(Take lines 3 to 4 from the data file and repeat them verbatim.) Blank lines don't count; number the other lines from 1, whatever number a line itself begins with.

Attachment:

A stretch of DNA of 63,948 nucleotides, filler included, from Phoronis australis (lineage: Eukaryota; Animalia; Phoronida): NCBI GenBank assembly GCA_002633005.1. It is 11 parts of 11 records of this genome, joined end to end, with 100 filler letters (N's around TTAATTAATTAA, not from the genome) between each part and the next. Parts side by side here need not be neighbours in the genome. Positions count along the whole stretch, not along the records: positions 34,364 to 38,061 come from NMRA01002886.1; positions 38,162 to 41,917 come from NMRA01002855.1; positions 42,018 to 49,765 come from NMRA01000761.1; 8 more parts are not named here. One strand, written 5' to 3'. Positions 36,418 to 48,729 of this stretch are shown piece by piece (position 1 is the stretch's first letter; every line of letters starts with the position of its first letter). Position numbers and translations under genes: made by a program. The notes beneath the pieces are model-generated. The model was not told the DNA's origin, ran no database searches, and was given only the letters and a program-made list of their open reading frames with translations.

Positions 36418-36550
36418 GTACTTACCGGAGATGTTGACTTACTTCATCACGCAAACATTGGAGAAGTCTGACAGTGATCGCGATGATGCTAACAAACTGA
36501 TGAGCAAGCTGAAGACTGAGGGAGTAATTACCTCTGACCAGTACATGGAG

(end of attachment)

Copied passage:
36418 GTACTTACCGGAGATGTTGACTTACTTCATCACGCAAACATTGGAGAAGTCTGACAGTGATCGCGATGATGCTAACAAACTGA
36501 TGAGCAAGCTGAAGACTGAGGGAGTAATTACCTCTGACCAGTACATGGAG